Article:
Conditional Value at Risk seeks to measure what occurs when the VaR breakpoint is exceeded.
While VaR provides a loss limit that a manager is rarely expected to exceed, when that limit is exceeded VaR provides little information about the size of the expected loss. One way to address this concern is to instead consider the average value of all possible losses that exceed VaR, weighted by the probability of each loss occurring. This is defined as Conditional Value at Risk (CVaR).
CVaR is the mean value of p(x) conditioned on the fact that x < VaR. This can be written as the mean value of p(x│x<VaR) or:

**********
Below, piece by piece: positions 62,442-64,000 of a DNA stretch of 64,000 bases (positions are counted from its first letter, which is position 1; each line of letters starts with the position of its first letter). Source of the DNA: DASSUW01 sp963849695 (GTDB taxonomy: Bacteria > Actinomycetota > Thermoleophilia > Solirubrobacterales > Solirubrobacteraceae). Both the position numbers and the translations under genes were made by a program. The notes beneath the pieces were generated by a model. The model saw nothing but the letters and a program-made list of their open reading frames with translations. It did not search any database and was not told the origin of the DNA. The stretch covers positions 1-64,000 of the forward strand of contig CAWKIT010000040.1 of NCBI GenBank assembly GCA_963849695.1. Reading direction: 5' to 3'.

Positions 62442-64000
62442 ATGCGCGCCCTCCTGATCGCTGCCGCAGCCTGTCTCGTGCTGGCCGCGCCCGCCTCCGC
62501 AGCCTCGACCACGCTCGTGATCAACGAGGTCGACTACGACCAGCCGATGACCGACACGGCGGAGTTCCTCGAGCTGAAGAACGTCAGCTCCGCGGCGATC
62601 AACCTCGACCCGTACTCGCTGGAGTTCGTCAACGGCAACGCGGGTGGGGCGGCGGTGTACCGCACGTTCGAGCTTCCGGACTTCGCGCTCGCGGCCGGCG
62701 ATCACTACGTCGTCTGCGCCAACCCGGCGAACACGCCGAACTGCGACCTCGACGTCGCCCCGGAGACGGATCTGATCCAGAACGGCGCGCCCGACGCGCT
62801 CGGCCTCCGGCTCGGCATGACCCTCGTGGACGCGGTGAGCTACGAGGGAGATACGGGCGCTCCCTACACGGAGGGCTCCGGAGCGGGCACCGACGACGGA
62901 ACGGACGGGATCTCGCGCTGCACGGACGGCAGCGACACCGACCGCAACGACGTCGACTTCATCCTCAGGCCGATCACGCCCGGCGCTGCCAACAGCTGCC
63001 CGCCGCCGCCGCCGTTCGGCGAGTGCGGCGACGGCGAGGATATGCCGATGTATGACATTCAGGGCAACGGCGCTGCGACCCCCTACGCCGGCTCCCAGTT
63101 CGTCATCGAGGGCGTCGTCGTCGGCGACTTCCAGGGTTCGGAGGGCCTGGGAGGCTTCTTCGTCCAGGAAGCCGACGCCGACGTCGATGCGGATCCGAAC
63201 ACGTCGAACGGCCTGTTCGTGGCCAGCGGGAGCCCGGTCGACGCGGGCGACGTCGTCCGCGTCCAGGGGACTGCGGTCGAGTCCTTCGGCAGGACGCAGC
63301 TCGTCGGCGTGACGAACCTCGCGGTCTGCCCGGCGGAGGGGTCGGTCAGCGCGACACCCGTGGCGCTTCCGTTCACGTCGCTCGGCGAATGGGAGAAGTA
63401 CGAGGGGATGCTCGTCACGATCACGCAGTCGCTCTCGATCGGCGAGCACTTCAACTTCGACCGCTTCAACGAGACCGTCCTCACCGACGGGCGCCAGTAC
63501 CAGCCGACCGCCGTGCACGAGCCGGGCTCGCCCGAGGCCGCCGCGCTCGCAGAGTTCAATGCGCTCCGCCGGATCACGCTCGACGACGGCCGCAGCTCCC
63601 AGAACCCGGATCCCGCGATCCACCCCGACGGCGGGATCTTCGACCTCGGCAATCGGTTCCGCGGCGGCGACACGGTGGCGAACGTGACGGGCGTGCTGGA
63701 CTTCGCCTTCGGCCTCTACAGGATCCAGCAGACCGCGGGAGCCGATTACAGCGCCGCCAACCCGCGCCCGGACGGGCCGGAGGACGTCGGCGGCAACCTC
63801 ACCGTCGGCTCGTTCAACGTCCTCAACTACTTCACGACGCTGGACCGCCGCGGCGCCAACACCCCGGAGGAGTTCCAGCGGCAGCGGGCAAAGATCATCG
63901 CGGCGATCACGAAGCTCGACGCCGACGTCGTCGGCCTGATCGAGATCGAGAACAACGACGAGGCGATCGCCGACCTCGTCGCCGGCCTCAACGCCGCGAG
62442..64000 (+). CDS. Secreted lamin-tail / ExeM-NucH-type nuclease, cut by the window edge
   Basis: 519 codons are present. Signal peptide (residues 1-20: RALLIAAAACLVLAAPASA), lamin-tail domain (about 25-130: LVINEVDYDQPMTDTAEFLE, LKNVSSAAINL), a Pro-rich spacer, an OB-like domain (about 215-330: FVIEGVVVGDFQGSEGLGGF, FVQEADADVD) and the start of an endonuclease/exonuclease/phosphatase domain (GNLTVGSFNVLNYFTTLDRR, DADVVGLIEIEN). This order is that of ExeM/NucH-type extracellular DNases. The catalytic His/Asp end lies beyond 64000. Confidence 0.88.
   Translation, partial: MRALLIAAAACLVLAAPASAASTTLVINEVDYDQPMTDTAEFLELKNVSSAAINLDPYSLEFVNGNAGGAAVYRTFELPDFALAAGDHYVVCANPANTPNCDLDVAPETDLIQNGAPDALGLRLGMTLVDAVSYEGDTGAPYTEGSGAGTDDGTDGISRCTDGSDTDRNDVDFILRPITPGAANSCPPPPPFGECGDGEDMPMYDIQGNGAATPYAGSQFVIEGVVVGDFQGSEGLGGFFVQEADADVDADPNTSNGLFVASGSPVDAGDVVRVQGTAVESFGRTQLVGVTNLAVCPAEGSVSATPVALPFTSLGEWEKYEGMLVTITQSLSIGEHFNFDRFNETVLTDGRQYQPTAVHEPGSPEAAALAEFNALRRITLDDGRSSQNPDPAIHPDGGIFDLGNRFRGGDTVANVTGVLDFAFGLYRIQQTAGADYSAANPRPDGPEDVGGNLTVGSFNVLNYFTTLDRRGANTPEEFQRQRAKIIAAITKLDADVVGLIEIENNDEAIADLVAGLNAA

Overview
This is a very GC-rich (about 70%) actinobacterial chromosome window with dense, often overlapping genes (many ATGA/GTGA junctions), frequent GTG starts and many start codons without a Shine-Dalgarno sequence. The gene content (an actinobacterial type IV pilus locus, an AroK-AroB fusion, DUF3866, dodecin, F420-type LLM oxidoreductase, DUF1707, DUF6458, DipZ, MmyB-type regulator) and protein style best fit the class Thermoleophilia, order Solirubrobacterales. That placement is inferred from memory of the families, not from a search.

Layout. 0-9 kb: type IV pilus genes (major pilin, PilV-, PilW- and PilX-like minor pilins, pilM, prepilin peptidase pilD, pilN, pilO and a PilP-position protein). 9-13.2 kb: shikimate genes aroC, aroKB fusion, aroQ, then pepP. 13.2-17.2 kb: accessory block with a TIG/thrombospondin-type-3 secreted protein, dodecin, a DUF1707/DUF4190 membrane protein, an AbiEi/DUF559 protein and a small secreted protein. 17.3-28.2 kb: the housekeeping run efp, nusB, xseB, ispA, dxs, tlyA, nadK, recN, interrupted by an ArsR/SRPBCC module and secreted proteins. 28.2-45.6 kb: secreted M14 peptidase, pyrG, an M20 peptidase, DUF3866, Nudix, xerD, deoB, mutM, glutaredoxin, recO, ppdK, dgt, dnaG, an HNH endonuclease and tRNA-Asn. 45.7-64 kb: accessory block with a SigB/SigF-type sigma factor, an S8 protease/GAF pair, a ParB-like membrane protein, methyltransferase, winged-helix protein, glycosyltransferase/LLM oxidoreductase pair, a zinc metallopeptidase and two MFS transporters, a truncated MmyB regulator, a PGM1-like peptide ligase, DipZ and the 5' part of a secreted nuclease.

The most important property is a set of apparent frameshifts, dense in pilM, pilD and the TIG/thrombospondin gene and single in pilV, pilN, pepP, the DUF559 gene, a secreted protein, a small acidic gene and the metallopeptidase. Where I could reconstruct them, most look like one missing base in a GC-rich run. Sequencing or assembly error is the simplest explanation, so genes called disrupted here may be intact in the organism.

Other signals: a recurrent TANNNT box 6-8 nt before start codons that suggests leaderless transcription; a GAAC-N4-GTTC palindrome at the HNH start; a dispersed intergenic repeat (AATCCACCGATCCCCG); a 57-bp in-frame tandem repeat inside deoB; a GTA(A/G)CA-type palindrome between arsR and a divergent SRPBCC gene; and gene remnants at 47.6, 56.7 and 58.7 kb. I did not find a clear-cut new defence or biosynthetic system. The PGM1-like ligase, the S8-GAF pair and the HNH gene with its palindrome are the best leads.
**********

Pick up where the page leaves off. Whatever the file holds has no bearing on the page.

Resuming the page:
p(x)dx= the probability that the next return will fall between x and x + dx
c = confidence level
To compute a Cornish-Fisher CVaR, we calculate:
For more in-depth details on the derivation of this equation, please read The Zephyr Implementation of Value at Risk and Conditional Value at Risk by David Kirkman, Ph.D., Mathematician.
Learn more about Conditional Value at Risk by reading Understanding Value at Risk and Conditional Value at Risk by Marc Odo, CFA, CAIA, CFP, Director of Applied Research.
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